I just finished reading the book Who Not How by Dan Sullivan and Dr. Benjamin Hardy.
It’s based on a simple – yet often overlooked – concept that suggests rather than trying to figure out how to do something, you’re better served to figure out who can help you do it.
Following are some of my favorite excerpts from the book…
What would happen for us if we, gleaning this precious insight, would shift our mind-set from “how” to “who?”
What would be possible for you if your capabilities and potential were expanded by other brilliant Whos?
In looking at your own life for a moment, how much of it are you trying to shoulder alone, for one reason or another? (p. 4)
You must stop asking yourself, “How can I accomplish this?”
That question, although common, leads to mediocre results, frustration, and a life of regrets.
A much better question is: “Who can help me achieve this?” (p.7)
Your purpose and vision expand when you have powerful Whos who can take your goals to places you couldn’t have imagined yourself. (p. 15)
In Transformational Relationships, all parties give more than they take. There is an abundance mind-set, and an openness to novelty and change.
Rather than viewing people or services as a “cost,” as in the transactional mind-set, everything is viewed as an investment, with the possibility of 10x (10 times), 100x, or even bigger returns and change. (p. 16)
As Albert Einstein has said, “Everything that is really great and inspiring is created by the individual who can labor in freedom.” (p. 20)
As the famous quote says: “Someone once tole me the definition of Hell: The last day you have on earth, the person you became will meet the person you could have become.” (p. 24)
If you’re focused on doing everything yourself, then you are dramatically limiting the resources you can direct toward your goals. If your resources are limited, your potential, your options, and your future are limited too.” (p. 37)
“What is the ultimate quantification of success? For me, it’s not how much time you spend doing what you love. It’s how little time you spend doing what you hate.” – Casey Neistat (p. 61)
Psychologists call this the Escalation of Commitment: Every time you invest yourself in something, you become more committed to it. (p. 86)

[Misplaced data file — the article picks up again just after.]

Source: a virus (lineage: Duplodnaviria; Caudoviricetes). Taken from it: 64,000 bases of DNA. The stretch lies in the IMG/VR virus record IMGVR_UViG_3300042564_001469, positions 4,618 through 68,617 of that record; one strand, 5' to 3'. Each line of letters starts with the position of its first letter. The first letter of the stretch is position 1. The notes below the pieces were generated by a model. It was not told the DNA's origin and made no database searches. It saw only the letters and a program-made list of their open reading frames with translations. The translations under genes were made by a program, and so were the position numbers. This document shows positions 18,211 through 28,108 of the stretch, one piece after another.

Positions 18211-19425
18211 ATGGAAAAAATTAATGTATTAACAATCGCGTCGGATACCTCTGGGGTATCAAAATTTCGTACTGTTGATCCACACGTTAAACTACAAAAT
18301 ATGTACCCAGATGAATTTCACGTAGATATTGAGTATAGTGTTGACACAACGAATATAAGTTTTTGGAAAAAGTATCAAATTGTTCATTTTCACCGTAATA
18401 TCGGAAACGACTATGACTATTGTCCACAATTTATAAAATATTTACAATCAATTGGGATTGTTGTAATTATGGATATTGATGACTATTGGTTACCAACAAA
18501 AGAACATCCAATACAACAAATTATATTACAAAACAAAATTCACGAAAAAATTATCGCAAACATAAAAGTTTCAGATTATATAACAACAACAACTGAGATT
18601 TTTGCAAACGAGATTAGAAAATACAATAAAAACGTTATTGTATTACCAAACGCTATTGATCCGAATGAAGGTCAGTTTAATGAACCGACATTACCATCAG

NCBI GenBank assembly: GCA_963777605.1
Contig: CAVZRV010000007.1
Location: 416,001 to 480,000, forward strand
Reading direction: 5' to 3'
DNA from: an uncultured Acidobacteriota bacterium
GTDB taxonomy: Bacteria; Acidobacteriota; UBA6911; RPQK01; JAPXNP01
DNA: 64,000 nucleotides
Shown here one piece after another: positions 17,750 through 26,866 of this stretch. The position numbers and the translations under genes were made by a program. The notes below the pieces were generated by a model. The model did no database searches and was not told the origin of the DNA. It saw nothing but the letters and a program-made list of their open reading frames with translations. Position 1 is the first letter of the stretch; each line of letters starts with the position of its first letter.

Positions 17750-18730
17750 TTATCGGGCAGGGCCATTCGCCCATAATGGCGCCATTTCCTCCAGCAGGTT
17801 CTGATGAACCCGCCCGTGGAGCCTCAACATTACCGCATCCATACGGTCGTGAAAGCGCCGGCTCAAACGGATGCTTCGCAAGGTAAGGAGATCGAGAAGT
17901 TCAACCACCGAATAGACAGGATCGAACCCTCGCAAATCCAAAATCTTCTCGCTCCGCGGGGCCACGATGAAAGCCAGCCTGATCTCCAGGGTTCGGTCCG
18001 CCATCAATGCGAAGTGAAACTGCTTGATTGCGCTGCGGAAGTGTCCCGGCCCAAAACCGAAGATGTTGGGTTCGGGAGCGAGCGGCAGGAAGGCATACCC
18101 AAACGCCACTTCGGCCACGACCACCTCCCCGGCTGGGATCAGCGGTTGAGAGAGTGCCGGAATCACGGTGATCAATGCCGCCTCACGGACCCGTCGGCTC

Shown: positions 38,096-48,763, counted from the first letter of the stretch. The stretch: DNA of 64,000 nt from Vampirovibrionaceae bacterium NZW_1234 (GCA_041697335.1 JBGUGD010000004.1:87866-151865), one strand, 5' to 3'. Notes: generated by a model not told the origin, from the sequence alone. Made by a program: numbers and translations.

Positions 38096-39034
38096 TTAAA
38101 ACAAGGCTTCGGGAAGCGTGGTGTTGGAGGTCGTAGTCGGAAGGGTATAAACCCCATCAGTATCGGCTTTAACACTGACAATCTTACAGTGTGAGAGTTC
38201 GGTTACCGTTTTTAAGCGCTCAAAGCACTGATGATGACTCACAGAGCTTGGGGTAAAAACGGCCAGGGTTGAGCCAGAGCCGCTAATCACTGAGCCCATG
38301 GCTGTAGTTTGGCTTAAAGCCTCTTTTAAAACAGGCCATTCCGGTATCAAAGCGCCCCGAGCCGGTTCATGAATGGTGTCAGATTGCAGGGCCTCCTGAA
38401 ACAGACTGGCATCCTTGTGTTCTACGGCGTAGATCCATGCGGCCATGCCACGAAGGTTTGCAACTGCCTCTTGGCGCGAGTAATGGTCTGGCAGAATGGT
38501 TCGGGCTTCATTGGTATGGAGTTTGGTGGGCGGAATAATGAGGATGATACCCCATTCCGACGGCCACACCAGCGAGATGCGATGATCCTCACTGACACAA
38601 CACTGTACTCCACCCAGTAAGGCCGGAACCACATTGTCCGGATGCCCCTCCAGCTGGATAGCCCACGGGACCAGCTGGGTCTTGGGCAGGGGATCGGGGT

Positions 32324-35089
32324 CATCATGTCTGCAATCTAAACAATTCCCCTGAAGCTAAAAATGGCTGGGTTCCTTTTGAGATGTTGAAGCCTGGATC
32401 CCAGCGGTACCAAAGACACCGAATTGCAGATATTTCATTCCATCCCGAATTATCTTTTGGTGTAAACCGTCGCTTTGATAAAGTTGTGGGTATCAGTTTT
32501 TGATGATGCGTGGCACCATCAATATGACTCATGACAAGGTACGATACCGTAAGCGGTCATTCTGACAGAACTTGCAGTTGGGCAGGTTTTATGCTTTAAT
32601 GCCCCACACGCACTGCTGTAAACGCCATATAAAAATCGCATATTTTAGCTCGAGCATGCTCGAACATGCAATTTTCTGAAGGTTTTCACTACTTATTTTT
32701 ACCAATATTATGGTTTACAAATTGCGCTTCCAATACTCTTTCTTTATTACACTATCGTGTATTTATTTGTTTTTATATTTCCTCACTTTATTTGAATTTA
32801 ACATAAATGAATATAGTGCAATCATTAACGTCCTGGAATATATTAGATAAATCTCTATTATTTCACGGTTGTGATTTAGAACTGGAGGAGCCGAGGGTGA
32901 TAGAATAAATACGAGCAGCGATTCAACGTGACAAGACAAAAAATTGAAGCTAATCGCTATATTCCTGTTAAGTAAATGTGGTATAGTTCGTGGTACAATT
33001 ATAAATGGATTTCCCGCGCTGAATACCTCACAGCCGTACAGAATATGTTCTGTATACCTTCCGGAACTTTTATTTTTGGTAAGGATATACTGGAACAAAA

It is the role of the leader to determine the “what” – which is the desired outcome or goal – and to provide clarity, feedback, and direction when needed.
It is not the role of the leader to explain how the job is done.
The Who determines how they will best go about getting the job done. All they need is clarity about what specifically “done” looks like. (p. 92)
Don’t reach out to someone unless you have something meaningful to offer them. That “something” needs to be real and relevant, not just a compliment or flattery. True and real value.
And if you want the relationship to continue, you must continue creating value. (p. 114)
Dan has a saying for this: “Always be the buyer.”
What he means is that, in every situation you’re in, you should be the one who is buying, not selling. The buyer can reject the seller, not the other way around. (p. 128)
“A painting is never finished – it simply stops in interesting places.” – Paul Gardner (p. 134)
In elementary school, you were taught that getting help from others is “cheating.” You were not taught to enlist the help and capabilities of your peers.
Yet in the world of business and life, collaboration is the name of the game. Getting help from others not only enables you to create success in your life, but also gives you a deep sense of meaning and belonging. (p. 148)
If you dug the above excerpts, you can get the book here.
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